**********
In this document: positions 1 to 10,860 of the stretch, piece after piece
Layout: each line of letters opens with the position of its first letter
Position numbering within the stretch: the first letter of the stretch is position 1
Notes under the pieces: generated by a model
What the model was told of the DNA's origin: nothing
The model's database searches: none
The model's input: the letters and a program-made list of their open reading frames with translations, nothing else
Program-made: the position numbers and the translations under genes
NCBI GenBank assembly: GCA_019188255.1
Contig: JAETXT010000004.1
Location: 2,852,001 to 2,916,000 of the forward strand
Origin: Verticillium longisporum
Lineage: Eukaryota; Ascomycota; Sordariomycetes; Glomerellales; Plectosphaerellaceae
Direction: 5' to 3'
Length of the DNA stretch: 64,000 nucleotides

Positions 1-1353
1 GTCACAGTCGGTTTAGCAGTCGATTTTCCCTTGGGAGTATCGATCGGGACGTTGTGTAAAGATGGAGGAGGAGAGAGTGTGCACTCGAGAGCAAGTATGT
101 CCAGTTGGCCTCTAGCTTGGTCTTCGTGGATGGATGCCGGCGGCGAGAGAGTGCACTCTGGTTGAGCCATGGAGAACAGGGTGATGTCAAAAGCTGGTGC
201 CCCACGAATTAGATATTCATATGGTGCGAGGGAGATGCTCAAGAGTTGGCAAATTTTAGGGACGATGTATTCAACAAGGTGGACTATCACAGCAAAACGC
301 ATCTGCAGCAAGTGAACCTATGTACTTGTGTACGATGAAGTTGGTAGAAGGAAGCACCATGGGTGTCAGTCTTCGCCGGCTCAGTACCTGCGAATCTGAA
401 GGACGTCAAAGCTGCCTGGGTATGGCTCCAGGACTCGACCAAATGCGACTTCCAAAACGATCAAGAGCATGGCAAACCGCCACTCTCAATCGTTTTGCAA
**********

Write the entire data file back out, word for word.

In this document: positions 1 to 10,860 of the stretch, piece after piece
Layout: each line of letters opens with the position of its first letter
Position numbering within the stretch: the first letter of the stretch is position 1
Notes under the pieces: generated by a model
What the model was told of the DNA's origin: nothing
The model's database searches: none
The model's input: the letters and a program-made list of their open reading frames with translations, nothing else
Program-made: the position numbers and the translations under genes
NCBI GenBank assembly: GCA_019188255.1
Contig: JAETXT010000004.1
Location: 2,852,001 to 2,916,000 of the forward strand
Origin: Verticillium longisporum
Lineage: Eukaryota; Ascomycota; Sordariomycetes; Glomerellales; Plectosphaerellaceae
Direction: 5' to 3'
Length of the DNA stretch: 64,000 nucleotides

Positions 1-1353
1 GTCACAGTCGGTTTAGCAGTCGATTTTCCCTTGGGAGTATCGATCGGGACGTTGTGTAAAGATGGAGGAGGAGAGAGTGTGCACTCGAGAGCAAGTATGT
101 CCAGTTGGCCTCTAGCTTGGTCTTCGTGGATGGATGCCGGCGGCGAGAGAGTGCACTCTGGTTGAGCCATGGAGAACAGGGTGATGTCAAAAGCTGGTGC
201 CCCACGAATTAGATATTCATATGGTGCGAGGGAGATGCTCAAGAGTTGGCAAATTTTAGGGACGATGTATTCAACAAGGTGGACTATCACAGCAAAACGC
301 ATCTGCAGCAAGTGAACCTATGTACTTGTGTACGATGAAGTTGGTAGAAGGAAGCACCATGGGTGTCAGTCTTCGCCGGCTCAGTACCTGCGAATCTGAA
401 GGACGTCAAAGCTGCCTGGGTATGGCTCCAGGACTCGACCAAATGCGACTTCCAAAACGATCAAGAGCATGGCAAACCGCCACTCTCAATCGTTTTGCAA